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Light machine gun

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Light machine gun

A light machine gun (LMG) is a machine gun designed to be employed by an individual soldier, with or without an assistant, as an infantry support weapon. Light machine guns are often used as squad automatic weapons.

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Characteristics

Modern light machine guns often fire smaller-caliber cartridges than medium machine guns, and are usually lighter and more compact. Some LMGs, such as the Russian RPK, are modifications of existing assault rifle designs and designed to share the same ammunition. Adaptations to the original rifle generally include a larger magazine, a heavier barrel to resist overheating, a more robust mechanism to support sustained fire and a bipod.

A light machine gun is also defined by its usage as well as its specifications: some machine guns - notably general-purpose machine guns - may be deployed either as a light machine gun or a medium machine gun. Deployed on a tripod and used for sustained-fire it is a medium machine gun; if deployed with a bipod with the operator in prone position and firing short bursts it is a light machine gun.

Light machine guns are also designed to be fired from the hip or on the move as a form of suppressive fire intended to pin down the enemy. Marching fire is a specific tactic that relies on this capability.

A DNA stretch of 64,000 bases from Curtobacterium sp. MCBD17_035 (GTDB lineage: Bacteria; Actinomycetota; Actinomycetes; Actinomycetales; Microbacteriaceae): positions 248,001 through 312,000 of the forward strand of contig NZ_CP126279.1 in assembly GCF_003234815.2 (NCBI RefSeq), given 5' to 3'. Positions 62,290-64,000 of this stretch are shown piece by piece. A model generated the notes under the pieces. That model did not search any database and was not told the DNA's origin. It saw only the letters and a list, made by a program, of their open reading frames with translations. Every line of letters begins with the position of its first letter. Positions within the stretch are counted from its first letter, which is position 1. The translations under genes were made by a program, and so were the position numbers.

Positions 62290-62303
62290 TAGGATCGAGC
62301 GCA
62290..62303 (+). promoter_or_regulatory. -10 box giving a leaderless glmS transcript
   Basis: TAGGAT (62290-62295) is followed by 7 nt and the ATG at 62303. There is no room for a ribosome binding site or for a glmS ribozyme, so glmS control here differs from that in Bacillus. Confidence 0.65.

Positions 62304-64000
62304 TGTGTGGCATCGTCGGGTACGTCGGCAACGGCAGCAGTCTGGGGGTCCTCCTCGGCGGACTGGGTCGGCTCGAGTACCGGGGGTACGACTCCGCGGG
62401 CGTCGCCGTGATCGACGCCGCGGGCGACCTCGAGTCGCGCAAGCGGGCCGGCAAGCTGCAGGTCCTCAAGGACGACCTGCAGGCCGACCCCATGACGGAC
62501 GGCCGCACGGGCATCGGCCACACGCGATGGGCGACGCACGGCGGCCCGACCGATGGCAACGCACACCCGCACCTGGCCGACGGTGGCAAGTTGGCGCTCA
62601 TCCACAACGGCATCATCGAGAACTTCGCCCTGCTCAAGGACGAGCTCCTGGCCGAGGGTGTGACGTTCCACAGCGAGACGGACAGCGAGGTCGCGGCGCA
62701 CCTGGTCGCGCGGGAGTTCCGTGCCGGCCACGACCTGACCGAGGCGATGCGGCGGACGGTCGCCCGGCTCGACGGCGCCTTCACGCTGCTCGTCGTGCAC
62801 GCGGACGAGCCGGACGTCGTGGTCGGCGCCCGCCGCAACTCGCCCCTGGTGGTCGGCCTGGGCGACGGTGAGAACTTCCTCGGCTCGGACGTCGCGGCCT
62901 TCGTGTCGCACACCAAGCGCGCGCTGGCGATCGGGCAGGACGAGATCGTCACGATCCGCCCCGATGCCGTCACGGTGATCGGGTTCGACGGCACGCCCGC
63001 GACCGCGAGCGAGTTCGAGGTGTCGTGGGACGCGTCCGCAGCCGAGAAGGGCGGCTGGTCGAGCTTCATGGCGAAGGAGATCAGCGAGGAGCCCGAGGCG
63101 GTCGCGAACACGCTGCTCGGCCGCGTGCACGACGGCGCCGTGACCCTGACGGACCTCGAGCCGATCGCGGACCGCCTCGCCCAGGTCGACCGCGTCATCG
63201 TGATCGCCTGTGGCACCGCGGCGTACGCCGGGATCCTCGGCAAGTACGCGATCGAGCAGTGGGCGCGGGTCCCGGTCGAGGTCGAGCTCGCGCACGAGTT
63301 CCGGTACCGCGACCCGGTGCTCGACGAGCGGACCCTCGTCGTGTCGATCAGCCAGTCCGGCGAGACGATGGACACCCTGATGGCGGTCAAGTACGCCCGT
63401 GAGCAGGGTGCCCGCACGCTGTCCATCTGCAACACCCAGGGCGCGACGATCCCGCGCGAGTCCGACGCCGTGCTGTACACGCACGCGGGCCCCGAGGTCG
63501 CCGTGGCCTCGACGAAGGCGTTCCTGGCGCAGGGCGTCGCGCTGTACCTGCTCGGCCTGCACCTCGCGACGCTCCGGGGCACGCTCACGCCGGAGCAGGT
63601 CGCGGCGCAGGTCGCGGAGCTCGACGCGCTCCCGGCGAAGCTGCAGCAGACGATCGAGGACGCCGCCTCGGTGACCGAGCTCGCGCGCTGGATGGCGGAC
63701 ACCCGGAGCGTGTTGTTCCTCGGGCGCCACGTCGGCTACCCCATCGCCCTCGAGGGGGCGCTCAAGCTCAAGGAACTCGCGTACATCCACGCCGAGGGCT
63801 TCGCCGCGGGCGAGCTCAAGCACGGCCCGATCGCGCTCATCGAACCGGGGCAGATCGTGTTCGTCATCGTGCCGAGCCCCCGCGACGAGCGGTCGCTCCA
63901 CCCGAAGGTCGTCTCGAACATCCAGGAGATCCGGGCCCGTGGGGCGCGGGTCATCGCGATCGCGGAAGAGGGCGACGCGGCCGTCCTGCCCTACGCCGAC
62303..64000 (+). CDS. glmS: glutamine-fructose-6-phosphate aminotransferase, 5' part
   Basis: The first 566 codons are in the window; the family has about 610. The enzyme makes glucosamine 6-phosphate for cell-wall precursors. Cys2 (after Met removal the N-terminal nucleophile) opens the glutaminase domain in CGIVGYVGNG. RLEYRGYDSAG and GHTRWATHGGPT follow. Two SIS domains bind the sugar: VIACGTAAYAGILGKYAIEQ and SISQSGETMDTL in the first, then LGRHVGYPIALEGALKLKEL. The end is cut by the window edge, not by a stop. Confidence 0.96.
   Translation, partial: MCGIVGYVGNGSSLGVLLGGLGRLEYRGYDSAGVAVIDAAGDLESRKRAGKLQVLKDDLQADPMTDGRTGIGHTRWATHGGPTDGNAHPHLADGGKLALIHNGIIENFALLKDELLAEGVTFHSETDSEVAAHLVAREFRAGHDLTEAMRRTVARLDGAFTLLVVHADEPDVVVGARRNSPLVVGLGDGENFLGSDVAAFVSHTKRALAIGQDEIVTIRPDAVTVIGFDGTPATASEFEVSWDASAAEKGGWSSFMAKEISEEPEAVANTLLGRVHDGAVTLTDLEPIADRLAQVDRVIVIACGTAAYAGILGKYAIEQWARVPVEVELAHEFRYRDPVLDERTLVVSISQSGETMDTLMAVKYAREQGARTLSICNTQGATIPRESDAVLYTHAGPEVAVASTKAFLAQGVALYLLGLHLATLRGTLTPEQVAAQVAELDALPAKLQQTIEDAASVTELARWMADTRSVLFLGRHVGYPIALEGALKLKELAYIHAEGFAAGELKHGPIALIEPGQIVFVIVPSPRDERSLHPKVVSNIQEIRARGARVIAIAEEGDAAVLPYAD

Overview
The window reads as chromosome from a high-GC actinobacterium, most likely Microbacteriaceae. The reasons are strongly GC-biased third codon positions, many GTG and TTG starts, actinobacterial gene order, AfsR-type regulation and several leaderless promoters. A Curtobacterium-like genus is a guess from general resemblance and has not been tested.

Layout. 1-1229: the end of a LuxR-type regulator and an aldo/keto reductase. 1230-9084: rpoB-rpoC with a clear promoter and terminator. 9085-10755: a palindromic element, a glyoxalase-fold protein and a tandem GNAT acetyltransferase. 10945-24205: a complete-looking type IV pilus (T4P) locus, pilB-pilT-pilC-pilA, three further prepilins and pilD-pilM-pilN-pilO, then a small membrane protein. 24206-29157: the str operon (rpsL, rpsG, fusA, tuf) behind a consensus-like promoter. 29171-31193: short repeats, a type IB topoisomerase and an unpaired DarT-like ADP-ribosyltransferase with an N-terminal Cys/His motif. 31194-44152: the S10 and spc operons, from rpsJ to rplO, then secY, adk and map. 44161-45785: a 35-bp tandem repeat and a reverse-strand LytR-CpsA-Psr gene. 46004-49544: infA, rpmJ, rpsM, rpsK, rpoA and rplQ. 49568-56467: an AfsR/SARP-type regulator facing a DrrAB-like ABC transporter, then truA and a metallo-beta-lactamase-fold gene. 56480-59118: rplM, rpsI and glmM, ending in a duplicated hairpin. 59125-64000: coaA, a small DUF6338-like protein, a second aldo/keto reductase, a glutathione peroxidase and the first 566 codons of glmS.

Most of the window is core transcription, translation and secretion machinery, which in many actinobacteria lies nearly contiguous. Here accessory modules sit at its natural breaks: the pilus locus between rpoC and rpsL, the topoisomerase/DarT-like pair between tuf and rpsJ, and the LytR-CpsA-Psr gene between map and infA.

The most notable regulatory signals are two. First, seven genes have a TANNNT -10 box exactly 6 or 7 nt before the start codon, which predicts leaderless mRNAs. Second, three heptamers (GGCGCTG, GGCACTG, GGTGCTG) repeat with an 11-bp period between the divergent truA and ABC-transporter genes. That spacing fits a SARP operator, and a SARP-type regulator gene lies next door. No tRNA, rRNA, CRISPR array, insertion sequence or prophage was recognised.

Lighter modern LMGs have enabled them to be issued down at the fireteam level, with two or three at the section/squad level.

Ammunition feed

Many light machine guns (such as the Bren gun or the M1918 Browning Automatic Rifle) were magazine-fed. Others, such as the MG 34, could be fed either from a belt or from a magazine. Modern light machine guns are designed to fire more rounds of a smaller caliber and, as such, tend to be belt-fed from a detachable box magazine, some such as the FN Minimi will also accept rifle magazine feeding as an auxiliary measure when belted ammunition has been exhausted.

History

Light machine guns were first introduced in World War I to boost the firepower of advancing infantry. By the end of World War II, light machine guns were usually being issued on a scale of one per fire team or squad, and the modern infantry squad had emerged with tactics that were built around the use of the LMG to provide suppressive fire.

Selected examples

The following were either exclusively light machine guns, had a light machine gun variant or were employed in the light machine gun role with certain adaptations.

1900s–1940s

  • Madsen machine gun (various calibers)
  • Bergmann MG15 nA Gun (7.92×57mm)
  • M1909 Benét–Mercié (8mm Lebel, .303 British, .30-06 Springfield)
  • Bren (.303 British)
  • Fusil-Mitrailleur Mle 1915 'CSRG', 'Chauchat' light machine gun (8mm Lebel)
  • Lahti-Saloranta M/26 (7.62×53mmR)
  • Degtyaryov light machine gun (7.62×54mmR)
  • Furrer M25 (7.5×55mm Swiss)
  • Lewis automatic rifle (8mm Lebel / 6.5×55mm Mauser)
  • Mendoza RM2 (7.92×57mm, .30-06 Springfield)
  • Breda 30 (6.5×52mm Carcano)
  • ZB vz. 26
  • References

    Light machine gun Wikipedia


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